Literatus: ‘Persea americana’: still missed facts

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Tuesday, May 20, 2014


EVEN health enthusiasts who read a lot may still miss the facts about Persea american (avocado) which we will explore this week. We can only accommodate five facts about it though.

Fact No. 1: Avocado gets healthier for you the riper it is. While still unripe, avocados contain 71 percent monounsaturated fatty acids, 13 percent polyunsaturated fatty acids and 16 percent saturated fatty acids. The Lu study in 2009 noted however that as the avocado fruit ripens, the saturated fat decreases to around 2.13 and the monounsaturated oleic acid increases.

Fact No. 2: The avocado has more potassium content than the banana. Banana is a rich source of potassium. In fact, doctors recommend eating more of it to prevent the recurrence of hypokalemia in patients (i.e. concentration of potassium in the blood is low). While bananas contain 358 mg of potassium, avocados have 485 mg, making it richer in potassium by 35 percent.

Fact No. 3: Avocado is a cholesterol-blocker in the intestines. Avocados are the richest known fruit source of phytosterols with 57 mg content per half fruit (other fruits contain only 3 mg per serving). Phytosterols in avocado are emulsified matrix of fatty acids that promote stronger blockage of cholesterol in the intestines. This enhances cardiovascular health by blocking bad cholesterol from entering bloodstream.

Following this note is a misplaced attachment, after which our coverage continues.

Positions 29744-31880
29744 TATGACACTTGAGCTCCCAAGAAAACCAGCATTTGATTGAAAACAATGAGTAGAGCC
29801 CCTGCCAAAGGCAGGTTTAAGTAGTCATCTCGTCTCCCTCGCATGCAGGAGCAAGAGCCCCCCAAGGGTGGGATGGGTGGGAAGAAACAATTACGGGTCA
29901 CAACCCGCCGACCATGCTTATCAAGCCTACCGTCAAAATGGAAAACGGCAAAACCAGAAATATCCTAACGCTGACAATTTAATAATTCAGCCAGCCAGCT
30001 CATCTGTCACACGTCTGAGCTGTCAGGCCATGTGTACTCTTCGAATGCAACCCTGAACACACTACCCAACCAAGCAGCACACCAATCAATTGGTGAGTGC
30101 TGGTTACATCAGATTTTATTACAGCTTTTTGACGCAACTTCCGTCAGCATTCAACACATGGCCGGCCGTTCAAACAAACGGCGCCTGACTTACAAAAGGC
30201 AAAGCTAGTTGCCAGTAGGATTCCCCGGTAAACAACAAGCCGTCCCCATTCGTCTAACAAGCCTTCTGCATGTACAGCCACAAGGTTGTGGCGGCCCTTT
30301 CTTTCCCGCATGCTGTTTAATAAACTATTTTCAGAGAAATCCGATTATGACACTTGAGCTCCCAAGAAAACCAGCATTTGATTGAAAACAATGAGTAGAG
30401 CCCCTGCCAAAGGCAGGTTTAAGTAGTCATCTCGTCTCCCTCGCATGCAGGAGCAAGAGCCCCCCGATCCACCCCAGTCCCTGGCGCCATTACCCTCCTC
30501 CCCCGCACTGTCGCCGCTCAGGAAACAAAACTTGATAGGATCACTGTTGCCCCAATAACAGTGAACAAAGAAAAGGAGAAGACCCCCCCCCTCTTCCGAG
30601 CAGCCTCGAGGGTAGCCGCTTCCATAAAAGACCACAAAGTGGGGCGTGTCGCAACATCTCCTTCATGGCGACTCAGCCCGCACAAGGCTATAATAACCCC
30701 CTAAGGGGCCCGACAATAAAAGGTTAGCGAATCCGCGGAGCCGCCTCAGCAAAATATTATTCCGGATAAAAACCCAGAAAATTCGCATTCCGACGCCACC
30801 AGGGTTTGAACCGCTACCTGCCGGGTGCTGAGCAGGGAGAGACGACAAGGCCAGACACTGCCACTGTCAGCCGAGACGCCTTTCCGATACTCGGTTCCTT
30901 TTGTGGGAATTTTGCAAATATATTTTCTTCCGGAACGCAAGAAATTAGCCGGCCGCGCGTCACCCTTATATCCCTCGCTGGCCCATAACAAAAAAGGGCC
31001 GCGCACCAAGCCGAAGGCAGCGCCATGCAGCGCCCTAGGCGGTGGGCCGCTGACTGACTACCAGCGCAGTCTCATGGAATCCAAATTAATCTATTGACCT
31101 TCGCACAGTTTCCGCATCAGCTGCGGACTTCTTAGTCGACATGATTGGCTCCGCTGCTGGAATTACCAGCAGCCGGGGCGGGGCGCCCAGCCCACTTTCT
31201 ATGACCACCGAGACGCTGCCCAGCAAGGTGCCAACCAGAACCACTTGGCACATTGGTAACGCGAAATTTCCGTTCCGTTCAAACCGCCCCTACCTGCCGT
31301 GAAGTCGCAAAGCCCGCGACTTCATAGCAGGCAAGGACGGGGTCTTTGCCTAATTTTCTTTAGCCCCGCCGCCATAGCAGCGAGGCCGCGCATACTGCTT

Fact No. 4: An avocado diet is better than a low-fat diet one against cholesterol.

Even in a period of four weeks, the fruit can deliver lowered levels of LDL cholesterol (LDL-C), which we know as the “bad cholesterol.” It does so without raising triglycerides or lowering HDL cholesterol (HDL-C), the “good cholesterol.” It does so even better than well-accepted low-fat, high carbohydrate diets.

Fact No. 5: Carotenoid (vitamin A-like substances) concentrations are higher near the peel. The color of the avocado flesh graduates from pale green in the middle section to yellow near the seed. Total carotenoid concentrations, however, you will find greatest in the dark green flesh close to the peel, noted the Lu study in 2005.

Here is a warning though for those who have animal pets: do not feed any part of avocados to your animals. Even the American Society for the Prevention of Cruelty to Animals has listed avocado as toxic to many animals including cats, dogs and horses.

Studies in 2006 noted that even the leaves, bark, skin or pit, are harmful. Indeed, a food to one may be a poison to another.

(zim_breakthroughs@yahoo.com/http://breakthroughs.today.blogspot.com)

Published in the Sun.Star Cebu newspaper on May 21, 2014.

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